Civil Libertarians & Gun Control

District of Columbia v. Heller (07-290), the “DC guns case,” considers whether the second amendment confers an individual right beyond the state’s collective interest in a “well regulated militia.” The case is interesting not only because it is the first time since 1939 (U.S. v. Miller) that the Supreme Court has attempted to articulate the scope of the amendment, but also because the second amendment continues to trouble the meaning of civil libertarianism. Is a person who fights for First Amendment freedoms but favors a handgun ban for reasons of public safety a true civil libertarian? More directly, does the second amendment rise to the same level of importance as other, more notable individual rights? Some scholars believe that the second amendment is no different than other bill of rights amendments. What do you think?

It is worth noting that the support for the parties in the DC guns case has not been drawn along political lines as neatly as would be expected on gun control issues. For example, the Bush administration has distanced itself from the second amendment and Respondent Heller. Jack Balkin, of Balkinization, explains that the DC guns case may forever change the rhetoric that politicians and courts use to discuss gun rights. At the same time, some of my colleagues at the ACLU are inclined to support the handgun ban because of legitimate fears over handgun violence here in the DC area.

Maybe the most interesting aspect of this case is the possibility that the Supreme Court will create a new individual right to bear arms. Were the Court to take such a bold and activist step, then civil libertarians who view the second amendment as somehow subservient to the others would certainly have some explaining to do.

Editor’s note:  Welcome to our new blogger!

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4 Responses to Civil Libertarians & Gun Control

  1. laurabethnielsen says:

    I have been thinking more lately about the individualized notion of rights. If the supreme court declares that we have individual rights to have guns it will lead us down a difficult road. do youthink it is likely, new blogger?

  2. ianto94 says:

    The court would not be creating a new right to keep and bear arms, it would be affirming the right. And Laura, why would you think this would lead us down a difficult road? 48 states now have some sort of law to allow the carrying of weapons, with some 35 having laws requiring officials to issue a concealed weapons permit to qualified individuals.

  3. laurabethnielsen says:

    “Affirming” or “creating” a right is an interesting issue, though often politically motivated wordplay. I say “creating” in this context for a couple reasons.

    One is for the rights-theory reason that I was referring to in my first comment. I don’t believe that rights are things that exist somewhere out there. I also don’t believe they come from God in some sense. And, I don’t think they spring obviously from a document like the constitution.

    As a sociologist, I think rights are socially constructed in an on-going way. That does not mean they are meaningless. Indeed the opposite — as a lawyer, I recognize that they are powerful mechanisms for making claims in our society. I have a “right” to something is a lot more powerful than I “want” or “prefer” something.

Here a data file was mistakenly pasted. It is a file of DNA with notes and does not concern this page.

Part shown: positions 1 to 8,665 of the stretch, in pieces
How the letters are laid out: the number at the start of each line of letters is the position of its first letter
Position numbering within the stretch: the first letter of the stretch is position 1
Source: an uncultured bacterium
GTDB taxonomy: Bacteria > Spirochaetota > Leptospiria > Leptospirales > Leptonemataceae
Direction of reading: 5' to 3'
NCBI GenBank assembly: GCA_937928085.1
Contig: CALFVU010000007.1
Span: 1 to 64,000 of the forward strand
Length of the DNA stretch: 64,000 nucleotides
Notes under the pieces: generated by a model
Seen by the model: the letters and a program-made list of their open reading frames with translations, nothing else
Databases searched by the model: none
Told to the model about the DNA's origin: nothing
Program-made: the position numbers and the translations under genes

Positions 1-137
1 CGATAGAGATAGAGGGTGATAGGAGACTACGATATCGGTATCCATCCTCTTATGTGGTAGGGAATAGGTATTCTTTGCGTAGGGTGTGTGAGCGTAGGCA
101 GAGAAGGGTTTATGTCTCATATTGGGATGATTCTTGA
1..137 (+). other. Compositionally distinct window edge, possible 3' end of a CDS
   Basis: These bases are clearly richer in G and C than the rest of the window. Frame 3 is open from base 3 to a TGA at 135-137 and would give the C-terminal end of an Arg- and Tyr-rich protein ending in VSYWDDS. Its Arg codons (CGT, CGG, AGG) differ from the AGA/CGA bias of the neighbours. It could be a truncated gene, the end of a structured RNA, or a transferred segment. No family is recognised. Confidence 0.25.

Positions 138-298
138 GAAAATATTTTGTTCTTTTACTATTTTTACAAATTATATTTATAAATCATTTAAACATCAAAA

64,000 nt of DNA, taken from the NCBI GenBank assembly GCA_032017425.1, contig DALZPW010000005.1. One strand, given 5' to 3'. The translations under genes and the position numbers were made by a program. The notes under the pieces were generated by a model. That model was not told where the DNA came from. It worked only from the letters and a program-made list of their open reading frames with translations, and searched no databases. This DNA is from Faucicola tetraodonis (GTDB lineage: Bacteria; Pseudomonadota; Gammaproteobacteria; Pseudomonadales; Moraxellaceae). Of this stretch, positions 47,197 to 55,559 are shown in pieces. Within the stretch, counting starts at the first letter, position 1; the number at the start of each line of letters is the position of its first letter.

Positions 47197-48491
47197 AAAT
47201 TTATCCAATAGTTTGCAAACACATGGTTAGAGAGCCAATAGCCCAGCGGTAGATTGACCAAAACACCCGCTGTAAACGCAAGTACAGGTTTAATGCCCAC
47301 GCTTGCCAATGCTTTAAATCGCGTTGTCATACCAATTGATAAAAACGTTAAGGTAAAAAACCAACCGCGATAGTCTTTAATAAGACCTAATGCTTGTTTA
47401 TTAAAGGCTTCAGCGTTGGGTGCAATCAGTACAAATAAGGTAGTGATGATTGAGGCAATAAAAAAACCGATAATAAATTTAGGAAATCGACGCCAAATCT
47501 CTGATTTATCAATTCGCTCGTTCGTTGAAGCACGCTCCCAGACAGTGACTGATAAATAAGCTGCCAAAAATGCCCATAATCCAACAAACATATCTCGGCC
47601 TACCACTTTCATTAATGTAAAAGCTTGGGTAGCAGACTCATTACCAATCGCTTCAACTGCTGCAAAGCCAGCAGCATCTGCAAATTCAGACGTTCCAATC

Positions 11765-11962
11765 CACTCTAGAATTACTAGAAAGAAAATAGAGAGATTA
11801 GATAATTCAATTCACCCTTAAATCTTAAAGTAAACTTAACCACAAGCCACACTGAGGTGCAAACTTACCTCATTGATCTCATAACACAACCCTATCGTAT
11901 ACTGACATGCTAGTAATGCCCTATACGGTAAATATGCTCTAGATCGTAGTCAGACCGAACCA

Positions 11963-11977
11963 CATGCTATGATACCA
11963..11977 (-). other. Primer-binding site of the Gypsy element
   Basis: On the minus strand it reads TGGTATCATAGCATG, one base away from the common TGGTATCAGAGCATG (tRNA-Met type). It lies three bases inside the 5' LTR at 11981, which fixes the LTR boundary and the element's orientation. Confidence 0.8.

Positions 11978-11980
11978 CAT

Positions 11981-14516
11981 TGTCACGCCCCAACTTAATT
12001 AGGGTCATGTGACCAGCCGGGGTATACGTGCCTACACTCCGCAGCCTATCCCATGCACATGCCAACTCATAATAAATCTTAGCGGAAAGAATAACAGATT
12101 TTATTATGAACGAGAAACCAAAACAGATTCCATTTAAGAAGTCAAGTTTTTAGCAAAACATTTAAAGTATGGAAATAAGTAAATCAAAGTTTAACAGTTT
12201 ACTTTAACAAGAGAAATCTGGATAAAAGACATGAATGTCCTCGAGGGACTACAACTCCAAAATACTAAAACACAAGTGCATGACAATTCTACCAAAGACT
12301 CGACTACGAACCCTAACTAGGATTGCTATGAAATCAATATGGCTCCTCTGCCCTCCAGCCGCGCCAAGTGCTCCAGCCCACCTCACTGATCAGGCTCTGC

So, in some sense I think courts are always creating rights (yes, even Roe vs Wade and other cases whose holdings are very important to me).

    The second reason I say “create” here is that to date there has not been a supreme court recognized, constitutionally-based, individual right to bear arms. Yes, the states have the laws and that is precisely what is at issue in the case (as I understand it). Does an individual have an individual right to have a gun (meaning, to be free from state interference from a federally protected individual constitutional right)?

    We have not had that in the past — the supreme court’s interpretation of the second amendment (as our poster points out) has recognized it as a right of the states vis-a-vis the federal government. To have a militia. You might think it is obviously there in the text and I would disagree, but not on a semantic parsing of the constitution, but based on a social constructivist conception of rights themselves.

    The reason I think this change would be hard from a policy perspective is because it would recognize a right that then we would have to figure out how to limit (as you point out has been happening in the states) because I am sure we agree that mentally ill and violent people shouldn’t have them – right? And, since I think gun violence is a serious problem in our society and that law might be an effective tool for combatting it, a court-recognized/affirmed/created individual right will make it harder for what I consider to be good policies about trigger locks, storage rules, permits, background checks, and the like. So, that’s just a policy point.

  4. geoff2o0o says:

    LB–very interesting discussion about rights creation. As for the likelihood that the respondent in this case prevails and the Supreme Court creates a new individual right to bear arms, I would say it is pretty slim.

    The Justices are concerned about clogging the lower courts with lawsuits and delaying pending litigation on gun charges. Were there to suddenly be a new right for criminal defendants to fall back on, tons of cases would be appealed, remanded, etc. and that’s the last thing the Supreme Court wants.

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